“Rocko’s Modern Life” was truly ahead of its time when the cartoon premiered in 1993.
Created by Joe Murray, the cartoon followed the life of Rocko, a wallaby with a thick Australian accent, and a colorful cast of strange characters. The show only ran for four surreal seasons, but it stood the test of time. For example, if you grew up in the 90s, you’ve repeated, “Turn the page, wash ya hands” at least once in your adult life.
In 1996, Rocko’s Modern Life ended, but many members of its cast and crew congregated for a new project: Spongebob Squarepants. Where Rocko’s Modern Life was a modest success, Spongebob was a cultural phenomenon, and the rest is history.
Now, “Rocko’s Modern Life” is coming back for a single TV movie in 2018.
Joe Murray released a few details about the plot of the film, Rocko’s Modern Life: Static Cling, in an interview with Motherboard. While he’s reserving some of the surprises for the special, he indicated that the plot would follow Rocko, Heffer, and the rest of the crew as they return to Earth after a 22-year absence.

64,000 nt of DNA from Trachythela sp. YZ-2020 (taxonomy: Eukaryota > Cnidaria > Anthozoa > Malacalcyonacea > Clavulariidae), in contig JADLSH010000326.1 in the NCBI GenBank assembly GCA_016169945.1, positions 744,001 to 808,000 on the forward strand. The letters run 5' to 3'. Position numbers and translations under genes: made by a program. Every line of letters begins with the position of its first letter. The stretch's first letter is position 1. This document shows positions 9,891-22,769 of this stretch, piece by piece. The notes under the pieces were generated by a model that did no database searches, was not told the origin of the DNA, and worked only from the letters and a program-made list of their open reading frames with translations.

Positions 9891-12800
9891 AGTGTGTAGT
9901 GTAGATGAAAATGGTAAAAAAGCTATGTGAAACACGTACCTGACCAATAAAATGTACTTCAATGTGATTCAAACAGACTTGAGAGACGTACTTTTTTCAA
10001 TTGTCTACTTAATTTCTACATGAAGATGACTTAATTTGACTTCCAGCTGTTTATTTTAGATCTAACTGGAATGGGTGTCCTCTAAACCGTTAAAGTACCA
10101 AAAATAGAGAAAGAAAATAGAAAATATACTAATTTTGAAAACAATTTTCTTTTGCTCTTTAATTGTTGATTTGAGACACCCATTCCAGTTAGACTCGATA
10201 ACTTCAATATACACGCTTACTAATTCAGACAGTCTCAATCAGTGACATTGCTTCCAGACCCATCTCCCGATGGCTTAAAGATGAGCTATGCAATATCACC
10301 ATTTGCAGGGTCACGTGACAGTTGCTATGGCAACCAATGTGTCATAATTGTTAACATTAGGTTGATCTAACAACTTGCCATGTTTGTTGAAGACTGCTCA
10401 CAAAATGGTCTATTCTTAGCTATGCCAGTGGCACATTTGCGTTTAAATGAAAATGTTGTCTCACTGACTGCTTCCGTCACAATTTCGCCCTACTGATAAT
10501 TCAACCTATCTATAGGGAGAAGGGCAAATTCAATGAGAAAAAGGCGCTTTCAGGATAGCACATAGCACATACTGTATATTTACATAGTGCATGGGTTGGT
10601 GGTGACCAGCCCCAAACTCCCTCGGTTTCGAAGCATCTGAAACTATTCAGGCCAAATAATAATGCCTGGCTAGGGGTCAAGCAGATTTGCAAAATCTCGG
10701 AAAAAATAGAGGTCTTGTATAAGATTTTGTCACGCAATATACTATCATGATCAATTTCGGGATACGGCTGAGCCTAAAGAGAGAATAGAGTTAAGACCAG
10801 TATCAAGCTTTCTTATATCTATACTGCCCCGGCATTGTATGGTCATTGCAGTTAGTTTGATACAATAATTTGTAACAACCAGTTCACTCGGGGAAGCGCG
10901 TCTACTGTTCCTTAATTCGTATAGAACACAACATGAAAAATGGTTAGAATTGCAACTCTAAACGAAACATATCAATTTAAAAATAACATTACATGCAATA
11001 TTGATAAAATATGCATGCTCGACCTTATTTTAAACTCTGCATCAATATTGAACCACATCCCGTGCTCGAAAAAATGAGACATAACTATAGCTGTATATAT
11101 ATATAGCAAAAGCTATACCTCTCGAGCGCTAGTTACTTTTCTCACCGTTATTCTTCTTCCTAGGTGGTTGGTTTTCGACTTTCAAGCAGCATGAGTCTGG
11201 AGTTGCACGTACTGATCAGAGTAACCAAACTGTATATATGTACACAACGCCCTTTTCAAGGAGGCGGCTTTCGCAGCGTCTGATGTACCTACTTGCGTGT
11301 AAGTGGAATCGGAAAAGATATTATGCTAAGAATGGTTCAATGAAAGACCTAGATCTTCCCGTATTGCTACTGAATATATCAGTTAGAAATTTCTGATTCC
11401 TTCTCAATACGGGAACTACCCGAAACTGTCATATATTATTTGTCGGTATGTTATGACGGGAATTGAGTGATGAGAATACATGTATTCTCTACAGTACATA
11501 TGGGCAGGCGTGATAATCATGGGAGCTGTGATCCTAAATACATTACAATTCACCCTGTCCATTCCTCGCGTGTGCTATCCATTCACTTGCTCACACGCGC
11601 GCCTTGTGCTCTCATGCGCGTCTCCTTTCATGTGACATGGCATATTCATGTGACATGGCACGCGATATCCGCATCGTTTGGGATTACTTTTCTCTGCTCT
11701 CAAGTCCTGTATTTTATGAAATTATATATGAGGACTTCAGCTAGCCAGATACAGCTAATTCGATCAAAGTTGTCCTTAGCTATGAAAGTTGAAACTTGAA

In the timeline of the show, the characters were trapped in space. Through the TV movie, they’ll marvel at modern inventions, but Rocko will become nostalgic for the ’90s. In a sense, the new special will mock nostalgia—the very reason that Rocko’s Modern Life is returning to television. It will also take a satirical view of modern technology.
“Everyone’s so used to doing it this way, that if you don’t do it that way, you’re out. You’re on the outskirts. You can’t participate,” Murray said. “And you fight against it, and you fight against it, but eventually you have to [do so]…”I have an outdated iPhone that I can’t even get apps for anymore. We made a joke in the new Rocko special: ‘It’s genius, this plan of obsolescence.'”
“My work has always been to poke fun at where we are and hold up a mirror to where we are and see the insanity of it,” Murray said to Motherboard. “Some of the things that we’re doing is just insane.”
Some early episodes of Rocko’s Modern Life dealt with the evils of consumerism.
In one notable episode, Rocko gets a credit card, which eventually results in his financial ruin, and his loyal friend Heffer eventually sells one of his stomachs to help Rocko keep one of his purchases.
But the new special seems to take the concept further, ridiculing our cultural addiction to technology. Murray says that a meeting with a Cartoon Network executive helped to inspire him.
“This guy was actually saying ‘we want every child to have a handheld device in their hand, even if they’re out playing baseball, with Cartoon Network on it,” he said, laughing. “They thought I was a pain in the [expletive] because I said that was ridiculous. Is that really the future of our kids, to have them glued to a screen for their whole life? But it’s really becoming like that.”
The entire main cast of the original series will return for the special, which will air sometime in 2018.